Letter from Peter Lamprey to W Gunton



Letter from Peter Lamprey to W Gunton


Peter Lamprey writes about his basic airman’s training and social life in the Royal Air Force whilst stationed in Blackpool.





Five page handwritten letter


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42. Hawthorn. Rd.
Blackpool. N.S.

[underlined] Monday [/underlined]

Dear Bill.

While I continue to suffer in the cause of democracy and freedom, I can see no legitimate reason, while my erstwhile friends are enjoying themselves, why they should not suffer by reading of the sacrifices made. So far as my memory serves me, my last epistle left the hero with head bloody, but unbowed.

Many thanks for your letter and I assure you that letters are very welcome when you are among new faces. Thank Rusty for the cube root and all who sent their wishes. Remember me to Frank B. before he goes and tell him its [sic] only twice as bad as they say.

We are now officially airman [sic] as our training period is nearly over, and we can do anything with a rifle, except make it lay eggs we learn that next week I believe. My training has been thorough and on the dismiss I can always be among the first six inside the canteen or café. Our squad are pretty good at

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foot drill and they are very good at halting, in fact they are always ready for that order and will do it almost without telling. We get gas lectures twice a week from an officer who gets more worked up about it than Bill S. These are reckoned as rest periods and by the excercise [sic] of the old loaf a back seat can be obtained and a good time had by all.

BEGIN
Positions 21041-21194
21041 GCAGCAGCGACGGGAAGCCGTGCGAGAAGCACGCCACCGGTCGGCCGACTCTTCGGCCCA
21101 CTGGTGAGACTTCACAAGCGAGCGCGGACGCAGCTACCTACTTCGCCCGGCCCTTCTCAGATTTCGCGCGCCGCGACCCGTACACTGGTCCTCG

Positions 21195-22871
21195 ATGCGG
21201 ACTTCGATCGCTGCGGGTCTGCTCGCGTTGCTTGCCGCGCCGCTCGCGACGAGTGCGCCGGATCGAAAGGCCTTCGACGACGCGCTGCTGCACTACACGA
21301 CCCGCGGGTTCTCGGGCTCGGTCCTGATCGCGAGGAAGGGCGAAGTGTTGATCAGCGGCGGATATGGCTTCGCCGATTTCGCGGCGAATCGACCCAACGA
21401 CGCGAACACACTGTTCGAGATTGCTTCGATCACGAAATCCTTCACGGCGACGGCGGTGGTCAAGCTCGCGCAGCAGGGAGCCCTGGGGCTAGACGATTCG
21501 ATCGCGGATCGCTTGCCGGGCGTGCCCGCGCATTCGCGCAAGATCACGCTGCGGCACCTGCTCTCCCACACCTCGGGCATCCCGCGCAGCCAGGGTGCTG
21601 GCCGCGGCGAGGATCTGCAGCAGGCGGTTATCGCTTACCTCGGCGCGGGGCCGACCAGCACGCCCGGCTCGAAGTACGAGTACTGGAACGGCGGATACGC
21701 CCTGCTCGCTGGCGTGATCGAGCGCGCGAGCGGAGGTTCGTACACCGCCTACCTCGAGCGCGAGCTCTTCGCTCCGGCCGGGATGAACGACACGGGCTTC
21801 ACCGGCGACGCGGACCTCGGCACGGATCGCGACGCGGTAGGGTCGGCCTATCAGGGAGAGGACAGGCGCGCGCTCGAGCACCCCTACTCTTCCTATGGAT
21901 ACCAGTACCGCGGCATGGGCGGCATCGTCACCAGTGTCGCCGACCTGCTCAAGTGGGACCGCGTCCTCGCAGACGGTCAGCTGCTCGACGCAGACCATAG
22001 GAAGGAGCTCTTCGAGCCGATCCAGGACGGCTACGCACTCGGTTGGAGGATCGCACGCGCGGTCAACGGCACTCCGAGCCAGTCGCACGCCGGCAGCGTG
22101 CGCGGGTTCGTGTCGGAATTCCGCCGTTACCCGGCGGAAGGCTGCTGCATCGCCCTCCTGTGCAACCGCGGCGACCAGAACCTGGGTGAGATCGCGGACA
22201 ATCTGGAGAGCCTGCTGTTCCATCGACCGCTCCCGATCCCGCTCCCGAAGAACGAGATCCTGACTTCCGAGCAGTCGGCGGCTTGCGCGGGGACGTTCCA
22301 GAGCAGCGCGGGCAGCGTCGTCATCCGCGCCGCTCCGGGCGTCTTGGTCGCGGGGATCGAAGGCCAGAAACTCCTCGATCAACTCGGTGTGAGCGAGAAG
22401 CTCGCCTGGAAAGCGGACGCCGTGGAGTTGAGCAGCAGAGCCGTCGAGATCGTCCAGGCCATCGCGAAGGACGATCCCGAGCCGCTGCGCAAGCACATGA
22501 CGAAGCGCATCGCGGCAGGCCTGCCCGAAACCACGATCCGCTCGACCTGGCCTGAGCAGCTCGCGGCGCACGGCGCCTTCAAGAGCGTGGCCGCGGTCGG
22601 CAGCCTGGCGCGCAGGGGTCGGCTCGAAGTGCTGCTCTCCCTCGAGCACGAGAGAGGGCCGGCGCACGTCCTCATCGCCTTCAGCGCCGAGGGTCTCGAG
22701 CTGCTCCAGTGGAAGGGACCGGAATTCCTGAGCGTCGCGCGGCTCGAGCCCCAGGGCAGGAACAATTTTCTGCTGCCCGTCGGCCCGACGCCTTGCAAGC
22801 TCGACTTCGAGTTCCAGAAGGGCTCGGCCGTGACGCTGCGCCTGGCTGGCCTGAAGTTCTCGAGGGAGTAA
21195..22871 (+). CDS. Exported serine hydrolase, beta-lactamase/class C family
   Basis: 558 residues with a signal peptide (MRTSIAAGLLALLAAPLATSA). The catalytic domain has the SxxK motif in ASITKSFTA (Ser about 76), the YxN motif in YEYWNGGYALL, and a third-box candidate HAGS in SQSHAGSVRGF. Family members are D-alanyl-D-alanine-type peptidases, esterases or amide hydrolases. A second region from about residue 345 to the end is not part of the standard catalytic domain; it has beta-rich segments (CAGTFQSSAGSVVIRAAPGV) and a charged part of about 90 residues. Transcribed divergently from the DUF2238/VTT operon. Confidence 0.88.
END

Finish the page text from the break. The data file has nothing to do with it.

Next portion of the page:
I still have to find this pub. of yours, although this week has been spent almost entirely on one pitch as it is nice and comfortable and my elbow just goes on the bar. The barmaid is proper north-country and when she said she was going on munitions, we asked her what an endless belt was, she thought it was sleeping with an airman. The weather however is a lot brighter, and when we get time the pub. will be found and judgement passed on the beer.

This saluting business is a bit of a binder and takes a lot of getting used to. The first week we saluted [corrected] nobody [/corrected], mainly because we were too weak to raise our eyes much less our arms. The next week we saluted everyone from tram-drivers down to Air-Chief

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Marshals. This week we sort them out and salute tram-drivers mainly with an odd officer here and there. The best lark when an Off. comes along is to look at some tart’s legs and he has a look too and again everyone is satisfied. One way and another we kill time pretty well up here and as long as they dont [sic] make a race of it, between killing us and us killing time, the next few months should see me really getting down to this war business. At present we are still posessed [sic] of a little money and the war has faded into the background and is only brought up by the Corporal as a threat. He told us the other day we looked like a bunch of pregnant women, but it was pointed out, it was all he could expect the way we have been f----- about up here. The smartest squads in our wing always cop for guard duty so when the O-C. drill takes his daily look you can rely on about four good men to make a b---- up for the sake of the others. The old sweats are talking of taking a few lessons from our little mob as they think their education was neglected.